It’s not hard to utilise people’s natural fears for these spindly freaks, but Arachnophobia does an adequate job of mixing up the genre. With a stellar cast that includes the comedic prowess of Jeff Daniels, John Goodman, and Harley Jane Kozak, Arachnophobia puts a hilarious spin on the animal horror filmography, choosing to prioritize lightness and vaudeville-style silliness over sincere scares.

When a South American spider species is accidentally transported to the USA alongside a dead body, it settles in a small Californian town and terrorises one particular family as they pluck off the residents one by one.

Not quite as beloved or successful as Tremors, the other animal horror ’90s movie, Arachnophobia, presents the same sense of audacity and fun as Cocaine Bear. A guilty pleasure, for sure.

Piranha (1995)

Piranha (1995)

There have been a few iterations of this particular sharp-toothed fish over the years, ranging from the original 1978 version to the poetically named tit-fest known as Piranha 3DD. Because of this, you’re probably wondering why we’ve landed on the relatively less popular 1995 version. In short, it’s everything a film about flesh-eating little fish should be: corny, camp, and completely brilliant. This movie knows exactly what it needs to do, and does it.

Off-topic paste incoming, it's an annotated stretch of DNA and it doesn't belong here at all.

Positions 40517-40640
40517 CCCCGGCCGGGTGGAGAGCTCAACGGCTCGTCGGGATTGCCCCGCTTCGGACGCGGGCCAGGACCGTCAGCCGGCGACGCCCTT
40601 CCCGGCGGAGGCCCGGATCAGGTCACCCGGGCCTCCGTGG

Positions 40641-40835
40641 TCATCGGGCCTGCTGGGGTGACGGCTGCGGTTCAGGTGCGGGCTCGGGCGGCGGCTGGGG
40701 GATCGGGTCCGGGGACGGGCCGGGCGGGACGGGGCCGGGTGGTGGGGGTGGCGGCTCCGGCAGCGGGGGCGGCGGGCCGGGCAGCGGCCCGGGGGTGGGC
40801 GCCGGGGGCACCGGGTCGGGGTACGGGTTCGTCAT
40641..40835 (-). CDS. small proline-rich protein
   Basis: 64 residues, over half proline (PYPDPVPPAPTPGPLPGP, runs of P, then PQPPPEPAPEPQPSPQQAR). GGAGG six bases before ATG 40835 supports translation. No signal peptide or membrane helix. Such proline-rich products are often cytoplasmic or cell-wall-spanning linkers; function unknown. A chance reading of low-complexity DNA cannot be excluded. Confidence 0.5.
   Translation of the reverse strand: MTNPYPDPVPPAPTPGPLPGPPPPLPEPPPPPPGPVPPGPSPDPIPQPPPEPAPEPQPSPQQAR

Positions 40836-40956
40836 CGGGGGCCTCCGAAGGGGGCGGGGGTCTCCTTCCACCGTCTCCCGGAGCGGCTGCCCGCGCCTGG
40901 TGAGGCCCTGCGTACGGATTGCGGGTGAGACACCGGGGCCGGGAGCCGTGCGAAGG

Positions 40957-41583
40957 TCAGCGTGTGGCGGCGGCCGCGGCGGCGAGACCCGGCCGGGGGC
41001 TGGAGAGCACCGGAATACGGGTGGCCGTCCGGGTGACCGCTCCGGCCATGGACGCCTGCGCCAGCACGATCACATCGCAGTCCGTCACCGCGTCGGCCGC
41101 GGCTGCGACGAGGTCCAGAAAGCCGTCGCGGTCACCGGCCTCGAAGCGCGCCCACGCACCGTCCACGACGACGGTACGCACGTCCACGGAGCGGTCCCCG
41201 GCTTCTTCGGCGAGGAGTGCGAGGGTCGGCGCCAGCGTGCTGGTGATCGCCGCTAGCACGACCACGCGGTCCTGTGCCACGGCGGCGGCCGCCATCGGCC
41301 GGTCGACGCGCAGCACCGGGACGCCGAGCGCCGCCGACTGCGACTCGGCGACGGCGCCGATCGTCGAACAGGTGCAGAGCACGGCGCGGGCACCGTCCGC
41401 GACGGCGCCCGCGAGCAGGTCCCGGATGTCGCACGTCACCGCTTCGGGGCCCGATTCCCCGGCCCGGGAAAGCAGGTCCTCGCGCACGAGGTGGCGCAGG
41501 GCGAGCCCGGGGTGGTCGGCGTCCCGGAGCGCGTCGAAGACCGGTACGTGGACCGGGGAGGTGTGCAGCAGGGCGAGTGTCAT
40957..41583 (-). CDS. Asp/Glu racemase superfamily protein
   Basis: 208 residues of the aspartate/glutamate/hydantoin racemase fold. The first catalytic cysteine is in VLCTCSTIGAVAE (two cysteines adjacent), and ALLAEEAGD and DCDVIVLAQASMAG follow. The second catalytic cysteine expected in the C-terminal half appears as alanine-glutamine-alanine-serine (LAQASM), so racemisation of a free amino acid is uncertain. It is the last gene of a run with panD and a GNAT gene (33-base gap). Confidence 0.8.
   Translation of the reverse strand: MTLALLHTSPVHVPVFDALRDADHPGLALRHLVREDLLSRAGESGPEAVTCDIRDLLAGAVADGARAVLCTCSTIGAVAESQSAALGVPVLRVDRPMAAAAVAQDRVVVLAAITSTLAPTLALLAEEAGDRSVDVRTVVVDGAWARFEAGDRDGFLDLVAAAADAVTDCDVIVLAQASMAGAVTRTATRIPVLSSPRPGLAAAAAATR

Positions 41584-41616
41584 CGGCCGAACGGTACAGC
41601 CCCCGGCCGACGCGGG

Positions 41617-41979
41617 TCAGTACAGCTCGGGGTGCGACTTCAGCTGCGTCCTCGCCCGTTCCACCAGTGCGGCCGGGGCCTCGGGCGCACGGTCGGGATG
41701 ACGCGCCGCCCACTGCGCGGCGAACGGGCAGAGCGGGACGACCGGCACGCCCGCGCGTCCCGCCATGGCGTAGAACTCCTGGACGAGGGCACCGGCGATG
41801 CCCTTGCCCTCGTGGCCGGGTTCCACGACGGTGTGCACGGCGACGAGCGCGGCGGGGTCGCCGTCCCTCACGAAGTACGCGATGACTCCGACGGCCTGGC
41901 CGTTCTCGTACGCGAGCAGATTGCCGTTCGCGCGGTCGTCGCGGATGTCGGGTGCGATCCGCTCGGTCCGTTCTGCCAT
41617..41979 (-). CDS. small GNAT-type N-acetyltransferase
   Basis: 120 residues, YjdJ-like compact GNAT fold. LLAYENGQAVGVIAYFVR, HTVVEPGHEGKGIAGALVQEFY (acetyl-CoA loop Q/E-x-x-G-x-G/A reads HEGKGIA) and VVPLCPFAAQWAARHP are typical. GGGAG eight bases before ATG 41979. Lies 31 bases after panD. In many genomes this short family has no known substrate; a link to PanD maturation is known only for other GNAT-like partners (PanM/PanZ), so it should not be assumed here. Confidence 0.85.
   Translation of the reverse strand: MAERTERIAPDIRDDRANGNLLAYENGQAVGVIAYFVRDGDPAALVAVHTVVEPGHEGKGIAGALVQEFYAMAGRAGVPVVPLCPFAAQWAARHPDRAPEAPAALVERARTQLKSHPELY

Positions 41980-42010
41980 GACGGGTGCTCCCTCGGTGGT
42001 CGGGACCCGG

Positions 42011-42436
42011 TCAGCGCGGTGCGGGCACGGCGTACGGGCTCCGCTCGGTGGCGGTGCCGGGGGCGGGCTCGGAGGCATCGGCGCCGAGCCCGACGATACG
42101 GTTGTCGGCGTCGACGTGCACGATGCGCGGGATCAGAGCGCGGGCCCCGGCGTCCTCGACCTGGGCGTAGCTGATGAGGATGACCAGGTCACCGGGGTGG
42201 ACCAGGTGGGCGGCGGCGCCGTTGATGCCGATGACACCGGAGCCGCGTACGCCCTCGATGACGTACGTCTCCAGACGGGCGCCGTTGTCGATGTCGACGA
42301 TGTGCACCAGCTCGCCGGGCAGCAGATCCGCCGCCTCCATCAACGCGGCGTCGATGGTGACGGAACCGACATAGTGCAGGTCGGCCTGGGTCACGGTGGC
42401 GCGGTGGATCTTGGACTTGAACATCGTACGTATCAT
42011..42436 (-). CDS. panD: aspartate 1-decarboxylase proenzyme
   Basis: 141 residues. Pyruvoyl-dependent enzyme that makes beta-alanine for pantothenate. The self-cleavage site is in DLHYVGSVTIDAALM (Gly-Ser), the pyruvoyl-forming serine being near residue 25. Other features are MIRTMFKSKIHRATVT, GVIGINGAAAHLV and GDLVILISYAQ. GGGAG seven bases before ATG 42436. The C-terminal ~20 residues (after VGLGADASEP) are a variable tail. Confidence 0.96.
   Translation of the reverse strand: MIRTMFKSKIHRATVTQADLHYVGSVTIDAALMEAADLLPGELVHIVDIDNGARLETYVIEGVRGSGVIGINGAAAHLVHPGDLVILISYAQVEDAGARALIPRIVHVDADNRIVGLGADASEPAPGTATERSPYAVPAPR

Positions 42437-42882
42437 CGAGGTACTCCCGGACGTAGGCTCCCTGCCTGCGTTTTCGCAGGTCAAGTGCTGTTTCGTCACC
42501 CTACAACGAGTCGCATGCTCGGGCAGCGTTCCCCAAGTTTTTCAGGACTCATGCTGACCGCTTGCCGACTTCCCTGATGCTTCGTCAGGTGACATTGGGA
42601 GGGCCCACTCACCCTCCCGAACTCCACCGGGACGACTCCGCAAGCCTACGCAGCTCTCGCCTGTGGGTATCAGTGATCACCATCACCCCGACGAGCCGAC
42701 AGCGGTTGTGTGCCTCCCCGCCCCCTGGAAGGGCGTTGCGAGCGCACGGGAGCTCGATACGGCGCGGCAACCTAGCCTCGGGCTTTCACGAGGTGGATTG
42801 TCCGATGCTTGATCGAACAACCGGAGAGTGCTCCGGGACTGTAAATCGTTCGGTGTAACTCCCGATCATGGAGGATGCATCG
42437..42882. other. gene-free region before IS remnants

The small-time horror inflicted on the lush campsite setting isn’t too far gone from how Cocaine Bear tackles its own surroundings, turning the beauty of nature into something vicious.

Centred around a summer campsite that finds itself saddled with mutant piranha-infested rivers after an army facility pool is drained, this movie doesn’t separate itself much from the plot of the original ’78 outing, though it has all the charm of a cheap ’90s made-for-television creature feature and, importantly, doesn’t take itself too seriously.